Schwetzingen Palace Gardens
The CL provides a 3x and 6x magnifier and focus peaking as focussing aids. For focus peaking you can select the colours red, green, blue and white. With TL and SL lenses the magnifier function can be switched on automatically by turning the focus ring. For other lenses, you can use the control dial on the right.
The Leica CL comes with the autofocus modes that you might be familiar with from the TL2 (and comparable to those found in the Q).
- Multi Point
- Facial Recognition
- Touch AF
- Touch AF + Release
The autofocus is fast and very precise thanks to the contrast measurement. I mainly shoot in Spot mode to be able to choose a focal point precisely where I want it when working with maximum aperture. When you switch the CL on, the last AF point selected is saved and is not automatically positioned in the centre as is the case with the Q.
The facial recognition works extremely well. In photos of groups the primary face is first surrounded by a yellow frame. This lets you decide before taking the shot whether the camera has selected the face that you want. Unfortunately, it’s not possible to change to a different face. The camera focusses on the eyes that are closest to the camera. I used this feature for individual portraits and using maximum aperture quite frequently.
I didn’t have any focus problems with party photos in dark locations with the Summicron TL 1:2/23mm, and I was able to focus on dancing guest with ease. For the most part, this worked just as well as with the Q.
The start-up time is extremely short and the camera is immediately ready to use when you switch it on. The menu and the image display are also very smooth and all the settings can be made extremely quickly.
The noise of the shutter release is similar to the TL2, although it seems more present due to the different casing. The Leica Q is considerably quieter by comparison. For silent shots, the CL has an electronic shutter that I like to use if the shooting conditions are right.
In continuous picture mode, there is space for 27 DNGs in the buffer and it takes approx. 40 seconds for the camera to save the data to the SD card (SanDisk Extreme Pro 95MB/s SDXC 1 and Lexar Professional 150 MBs SDXC II). In my opinion that’s a workable value in practice. As soon as there is space in the buffer you can carry on shooting.
I took around 450 – 500 pictures per battery charge. To increase battery life it makes sense to use ‘EVF extended’ mode. Then the display and EVF stay switched off and the EVF automatically switches itself on when you hold the camera to your eye.
The Leica CL and the TL lenses don’t have an image stabiliser. Especially with longer focal lengths you need to keep your eye on the exposure time to get blur-free shutter speeds. If you use stabilised SL lenses, you can activate the image stabilization for the zoom in the CL’s menu.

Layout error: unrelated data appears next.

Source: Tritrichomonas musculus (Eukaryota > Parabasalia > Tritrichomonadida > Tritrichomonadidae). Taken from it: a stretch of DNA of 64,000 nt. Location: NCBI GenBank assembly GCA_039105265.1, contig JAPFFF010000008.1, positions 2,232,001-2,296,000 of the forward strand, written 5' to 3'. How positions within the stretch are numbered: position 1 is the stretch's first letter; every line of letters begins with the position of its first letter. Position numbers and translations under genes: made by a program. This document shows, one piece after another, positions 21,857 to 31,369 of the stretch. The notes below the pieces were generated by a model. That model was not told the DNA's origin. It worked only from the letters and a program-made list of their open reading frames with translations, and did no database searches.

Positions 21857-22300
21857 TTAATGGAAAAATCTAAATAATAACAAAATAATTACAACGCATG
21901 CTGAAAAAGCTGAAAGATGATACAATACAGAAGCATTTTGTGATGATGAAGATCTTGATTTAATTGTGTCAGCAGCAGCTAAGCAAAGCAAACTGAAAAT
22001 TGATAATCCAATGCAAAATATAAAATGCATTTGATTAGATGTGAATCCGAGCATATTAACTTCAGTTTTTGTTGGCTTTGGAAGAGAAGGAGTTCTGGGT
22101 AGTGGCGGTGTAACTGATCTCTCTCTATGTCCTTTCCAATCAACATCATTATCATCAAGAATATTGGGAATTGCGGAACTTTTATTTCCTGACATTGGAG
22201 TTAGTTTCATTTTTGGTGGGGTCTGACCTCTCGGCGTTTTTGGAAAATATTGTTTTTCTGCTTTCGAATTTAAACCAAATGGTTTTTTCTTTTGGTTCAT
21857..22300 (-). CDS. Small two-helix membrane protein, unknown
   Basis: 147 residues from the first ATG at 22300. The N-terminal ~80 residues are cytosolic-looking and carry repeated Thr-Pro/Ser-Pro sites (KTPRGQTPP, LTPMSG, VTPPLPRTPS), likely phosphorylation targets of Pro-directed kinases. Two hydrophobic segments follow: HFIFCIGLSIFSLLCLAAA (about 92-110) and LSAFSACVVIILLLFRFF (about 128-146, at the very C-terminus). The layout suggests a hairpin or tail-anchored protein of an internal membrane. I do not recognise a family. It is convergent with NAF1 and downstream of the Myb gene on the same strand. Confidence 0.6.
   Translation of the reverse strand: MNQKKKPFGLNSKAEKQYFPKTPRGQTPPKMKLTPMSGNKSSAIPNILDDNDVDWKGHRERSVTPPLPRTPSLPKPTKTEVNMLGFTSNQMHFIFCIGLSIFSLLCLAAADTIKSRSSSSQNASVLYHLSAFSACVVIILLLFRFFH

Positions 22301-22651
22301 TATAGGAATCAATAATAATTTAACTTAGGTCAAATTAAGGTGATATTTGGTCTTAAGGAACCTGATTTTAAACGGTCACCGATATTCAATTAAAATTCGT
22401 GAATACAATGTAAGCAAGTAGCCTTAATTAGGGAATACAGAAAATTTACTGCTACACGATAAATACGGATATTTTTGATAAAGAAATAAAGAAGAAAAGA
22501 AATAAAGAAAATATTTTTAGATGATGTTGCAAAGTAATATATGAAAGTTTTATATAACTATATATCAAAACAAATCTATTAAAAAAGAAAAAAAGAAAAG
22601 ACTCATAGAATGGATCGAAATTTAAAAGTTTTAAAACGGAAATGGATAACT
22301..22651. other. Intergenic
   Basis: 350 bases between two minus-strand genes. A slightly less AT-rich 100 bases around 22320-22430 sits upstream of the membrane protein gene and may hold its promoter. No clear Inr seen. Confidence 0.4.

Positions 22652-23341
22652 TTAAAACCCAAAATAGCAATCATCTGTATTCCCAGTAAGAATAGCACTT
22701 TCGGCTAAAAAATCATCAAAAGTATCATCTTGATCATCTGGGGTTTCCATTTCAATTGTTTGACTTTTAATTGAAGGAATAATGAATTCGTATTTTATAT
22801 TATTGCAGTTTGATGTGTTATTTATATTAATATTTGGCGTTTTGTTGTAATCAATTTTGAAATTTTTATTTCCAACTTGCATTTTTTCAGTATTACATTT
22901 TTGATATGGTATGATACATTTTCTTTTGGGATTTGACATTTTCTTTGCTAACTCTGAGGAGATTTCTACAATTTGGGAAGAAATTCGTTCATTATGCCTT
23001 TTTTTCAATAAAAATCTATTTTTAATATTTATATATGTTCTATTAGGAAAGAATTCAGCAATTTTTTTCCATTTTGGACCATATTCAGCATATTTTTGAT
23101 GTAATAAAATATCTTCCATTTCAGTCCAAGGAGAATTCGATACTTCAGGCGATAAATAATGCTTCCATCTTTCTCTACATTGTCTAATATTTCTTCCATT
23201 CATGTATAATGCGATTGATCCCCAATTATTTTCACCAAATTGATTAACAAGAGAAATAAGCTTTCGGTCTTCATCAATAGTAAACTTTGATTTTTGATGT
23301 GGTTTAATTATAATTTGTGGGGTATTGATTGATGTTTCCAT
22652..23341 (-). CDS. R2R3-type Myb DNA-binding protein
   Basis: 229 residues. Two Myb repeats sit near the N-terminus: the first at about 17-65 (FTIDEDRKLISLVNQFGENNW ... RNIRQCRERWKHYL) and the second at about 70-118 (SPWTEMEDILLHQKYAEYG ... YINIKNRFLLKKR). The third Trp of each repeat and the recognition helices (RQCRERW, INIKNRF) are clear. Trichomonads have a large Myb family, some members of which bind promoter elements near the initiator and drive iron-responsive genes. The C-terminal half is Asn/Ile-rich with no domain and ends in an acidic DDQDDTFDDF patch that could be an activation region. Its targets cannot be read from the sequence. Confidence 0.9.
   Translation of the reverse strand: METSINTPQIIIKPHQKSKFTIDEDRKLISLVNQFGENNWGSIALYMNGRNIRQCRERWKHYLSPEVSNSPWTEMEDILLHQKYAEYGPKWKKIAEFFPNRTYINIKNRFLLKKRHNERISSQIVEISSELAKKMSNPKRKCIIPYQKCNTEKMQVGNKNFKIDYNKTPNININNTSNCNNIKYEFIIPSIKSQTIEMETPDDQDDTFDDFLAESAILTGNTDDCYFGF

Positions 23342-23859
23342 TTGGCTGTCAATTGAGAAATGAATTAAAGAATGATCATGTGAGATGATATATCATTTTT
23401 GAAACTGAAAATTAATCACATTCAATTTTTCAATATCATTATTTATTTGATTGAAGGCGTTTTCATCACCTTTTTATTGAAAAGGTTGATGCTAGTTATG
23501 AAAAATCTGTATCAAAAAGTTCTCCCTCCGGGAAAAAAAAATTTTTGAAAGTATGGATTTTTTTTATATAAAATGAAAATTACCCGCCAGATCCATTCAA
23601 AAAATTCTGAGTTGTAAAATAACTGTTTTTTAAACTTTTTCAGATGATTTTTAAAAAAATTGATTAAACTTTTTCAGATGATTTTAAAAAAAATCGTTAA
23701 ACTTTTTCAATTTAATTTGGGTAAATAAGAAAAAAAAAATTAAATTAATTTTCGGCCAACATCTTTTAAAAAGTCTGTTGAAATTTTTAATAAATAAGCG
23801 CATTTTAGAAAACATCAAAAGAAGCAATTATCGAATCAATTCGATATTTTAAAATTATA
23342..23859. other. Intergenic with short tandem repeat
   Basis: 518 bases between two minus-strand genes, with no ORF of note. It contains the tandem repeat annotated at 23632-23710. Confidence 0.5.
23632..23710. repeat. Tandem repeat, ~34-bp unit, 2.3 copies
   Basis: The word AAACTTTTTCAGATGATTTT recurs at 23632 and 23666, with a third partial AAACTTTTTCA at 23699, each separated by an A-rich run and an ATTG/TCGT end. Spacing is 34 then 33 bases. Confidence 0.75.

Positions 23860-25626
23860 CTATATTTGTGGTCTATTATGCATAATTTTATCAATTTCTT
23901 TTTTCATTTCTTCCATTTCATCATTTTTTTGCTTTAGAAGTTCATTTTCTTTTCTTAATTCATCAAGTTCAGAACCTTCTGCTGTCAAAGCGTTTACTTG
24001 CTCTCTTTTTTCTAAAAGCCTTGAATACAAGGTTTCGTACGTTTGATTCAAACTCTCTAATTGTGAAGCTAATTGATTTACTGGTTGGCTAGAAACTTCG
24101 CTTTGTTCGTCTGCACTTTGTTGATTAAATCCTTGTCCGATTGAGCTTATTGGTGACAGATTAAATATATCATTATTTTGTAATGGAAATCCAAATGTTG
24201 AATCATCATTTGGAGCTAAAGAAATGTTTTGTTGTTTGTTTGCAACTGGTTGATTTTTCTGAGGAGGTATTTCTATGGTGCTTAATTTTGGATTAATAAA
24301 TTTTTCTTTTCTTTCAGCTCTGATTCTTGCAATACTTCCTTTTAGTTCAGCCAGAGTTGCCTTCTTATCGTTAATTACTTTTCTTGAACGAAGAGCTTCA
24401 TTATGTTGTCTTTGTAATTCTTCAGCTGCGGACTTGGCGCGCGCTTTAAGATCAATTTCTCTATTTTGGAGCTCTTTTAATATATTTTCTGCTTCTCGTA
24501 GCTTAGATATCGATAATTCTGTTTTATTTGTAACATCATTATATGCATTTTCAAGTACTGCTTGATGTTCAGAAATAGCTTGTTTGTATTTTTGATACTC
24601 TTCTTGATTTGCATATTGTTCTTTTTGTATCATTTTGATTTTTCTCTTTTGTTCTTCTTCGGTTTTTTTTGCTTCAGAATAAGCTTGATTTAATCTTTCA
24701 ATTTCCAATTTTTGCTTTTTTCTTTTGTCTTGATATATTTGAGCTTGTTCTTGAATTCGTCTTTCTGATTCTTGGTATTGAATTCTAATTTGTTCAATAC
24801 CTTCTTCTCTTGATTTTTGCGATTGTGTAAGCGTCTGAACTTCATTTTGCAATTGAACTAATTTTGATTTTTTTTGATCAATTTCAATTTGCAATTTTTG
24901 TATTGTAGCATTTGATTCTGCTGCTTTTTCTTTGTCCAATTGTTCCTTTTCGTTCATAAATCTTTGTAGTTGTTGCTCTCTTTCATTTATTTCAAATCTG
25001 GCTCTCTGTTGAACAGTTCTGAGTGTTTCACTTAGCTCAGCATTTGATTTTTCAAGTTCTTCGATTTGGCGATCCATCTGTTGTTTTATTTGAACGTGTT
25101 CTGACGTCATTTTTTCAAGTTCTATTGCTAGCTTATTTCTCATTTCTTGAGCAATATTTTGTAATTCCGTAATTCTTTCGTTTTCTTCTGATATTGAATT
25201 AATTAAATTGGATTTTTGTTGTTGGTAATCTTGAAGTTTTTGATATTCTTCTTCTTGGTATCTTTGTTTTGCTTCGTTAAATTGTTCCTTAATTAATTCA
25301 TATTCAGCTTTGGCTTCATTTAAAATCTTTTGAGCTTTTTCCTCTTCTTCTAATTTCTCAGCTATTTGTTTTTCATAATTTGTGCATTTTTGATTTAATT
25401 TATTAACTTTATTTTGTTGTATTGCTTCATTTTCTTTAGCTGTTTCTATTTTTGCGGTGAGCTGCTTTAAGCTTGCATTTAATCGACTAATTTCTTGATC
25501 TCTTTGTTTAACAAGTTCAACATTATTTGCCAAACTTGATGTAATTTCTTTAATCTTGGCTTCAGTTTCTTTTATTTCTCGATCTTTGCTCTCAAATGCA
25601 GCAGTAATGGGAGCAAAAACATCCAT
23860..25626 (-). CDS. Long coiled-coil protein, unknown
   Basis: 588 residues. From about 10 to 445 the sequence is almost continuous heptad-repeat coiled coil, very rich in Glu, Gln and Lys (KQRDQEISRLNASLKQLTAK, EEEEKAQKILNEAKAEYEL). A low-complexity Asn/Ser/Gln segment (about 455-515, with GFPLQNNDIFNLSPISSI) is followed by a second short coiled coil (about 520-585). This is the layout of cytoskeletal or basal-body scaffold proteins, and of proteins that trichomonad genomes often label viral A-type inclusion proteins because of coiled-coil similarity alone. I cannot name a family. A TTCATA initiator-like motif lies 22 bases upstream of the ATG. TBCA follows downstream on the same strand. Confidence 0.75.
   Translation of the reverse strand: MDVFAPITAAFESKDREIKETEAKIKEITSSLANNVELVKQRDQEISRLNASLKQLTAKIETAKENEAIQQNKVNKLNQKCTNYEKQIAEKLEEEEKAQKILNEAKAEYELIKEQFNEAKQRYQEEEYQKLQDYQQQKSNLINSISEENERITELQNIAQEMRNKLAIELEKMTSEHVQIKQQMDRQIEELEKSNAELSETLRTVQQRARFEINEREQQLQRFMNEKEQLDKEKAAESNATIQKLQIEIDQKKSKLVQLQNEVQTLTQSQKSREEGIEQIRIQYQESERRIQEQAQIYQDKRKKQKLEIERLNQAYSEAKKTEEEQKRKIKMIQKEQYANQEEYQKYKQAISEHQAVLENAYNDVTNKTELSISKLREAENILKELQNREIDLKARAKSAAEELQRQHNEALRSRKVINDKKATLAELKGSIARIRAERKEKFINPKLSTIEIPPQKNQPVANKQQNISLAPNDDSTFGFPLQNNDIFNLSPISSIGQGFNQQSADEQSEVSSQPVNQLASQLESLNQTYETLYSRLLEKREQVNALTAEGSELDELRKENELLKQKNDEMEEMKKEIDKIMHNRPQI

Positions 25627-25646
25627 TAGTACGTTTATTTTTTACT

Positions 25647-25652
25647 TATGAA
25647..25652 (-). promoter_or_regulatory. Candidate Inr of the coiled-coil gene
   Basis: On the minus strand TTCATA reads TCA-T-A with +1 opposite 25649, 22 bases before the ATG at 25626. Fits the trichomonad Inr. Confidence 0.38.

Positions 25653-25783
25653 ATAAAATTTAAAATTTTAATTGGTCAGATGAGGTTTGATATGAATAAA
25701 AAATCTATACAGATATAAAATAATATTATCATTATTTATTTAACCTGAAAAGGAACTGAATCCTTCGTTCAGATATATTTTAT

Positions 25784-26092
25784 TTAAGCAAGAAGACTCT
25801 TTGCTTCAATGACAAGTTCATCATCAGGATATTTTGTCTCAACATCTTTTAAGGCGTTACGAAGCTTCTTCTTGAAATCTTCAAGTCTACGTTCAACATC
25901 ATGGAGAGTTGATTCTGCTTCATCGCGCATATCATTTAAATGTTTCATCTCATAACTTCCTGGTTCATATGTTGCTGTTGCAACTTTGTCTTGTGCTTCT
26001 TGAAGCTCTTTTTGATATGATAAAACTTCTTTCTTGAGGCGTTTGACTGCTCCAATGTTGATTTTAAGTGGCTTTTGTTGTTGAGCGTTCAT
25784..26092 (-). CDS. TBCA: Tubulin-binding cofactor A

The CL offers ISO 100 – 50,000 and as a wedding photographer I often work in dark churches or party locations. However, I usually manage with an ISO of 3,200 (rarely 6,400) and the CL delivers flawless quality here. It can get trickier if you attach the Vario-Elmar-TL 1:3.5-5.6/18-56mm ASPH and you need to shoot with low light at the long end with an aperture of 5.6. Then you easily need ISO values of 12,500 and higher and the image quality naturally drops.
In auto ISO mode, you can set the maximum ISO value and the longest exposure time. You can set values in the range of 0.5 – 1/500 seconds, 1/f, 1/2f or 1/4f. Here, “f” represents the focal length without taking the crop factor into account. For example, with the Summicron TL 1:2/23 mm you would set 1/25th at 1/f. In my opinion, the crop factor should be taken into account and 1/40th selected.
With the mechanical shutter, you can select times between 30 seconds and 1/8,000.
From an exposure time of one second, the CL automatically creates a dark frame and this can’t be deactivated.
The electronic shutter works in the range 1 to 1/25,000th second. The electronic shutter can be permanently switched on or switched off or there’s the option of activating it automatically for shutter speeds of less than 1/8,000.
A new feature in exposure bracketing is the option to set the exposure compensation along with the number of pictures and EV steps. This saves a lot of superfluous overexposures or underexposures for the HDR processing later. I would really like to see this feature in the SL too.
Wi-Fi and the CL App
I used the CL app on an iPhone and iPad and it runs very reliably and the Wi-Fi connection can be set up with a QR code or manually. In backup mode only jpg files are transferred to your smartphone. If you use the app for remote control, raw files are also displayed and can be downloaded.
Tip: In autofocus modes ‘Spot’ or ‘Field’, you can move the focal point in the app by tapping and holding it longer. In ‘Touch-AF’ mode, a short tap on the desired position in the image is enough.
The camera doesn’t have an integrated GPS module, probably due to its compact dimensions. So far, I’ve not used this on any camera and therefore don’t miss it.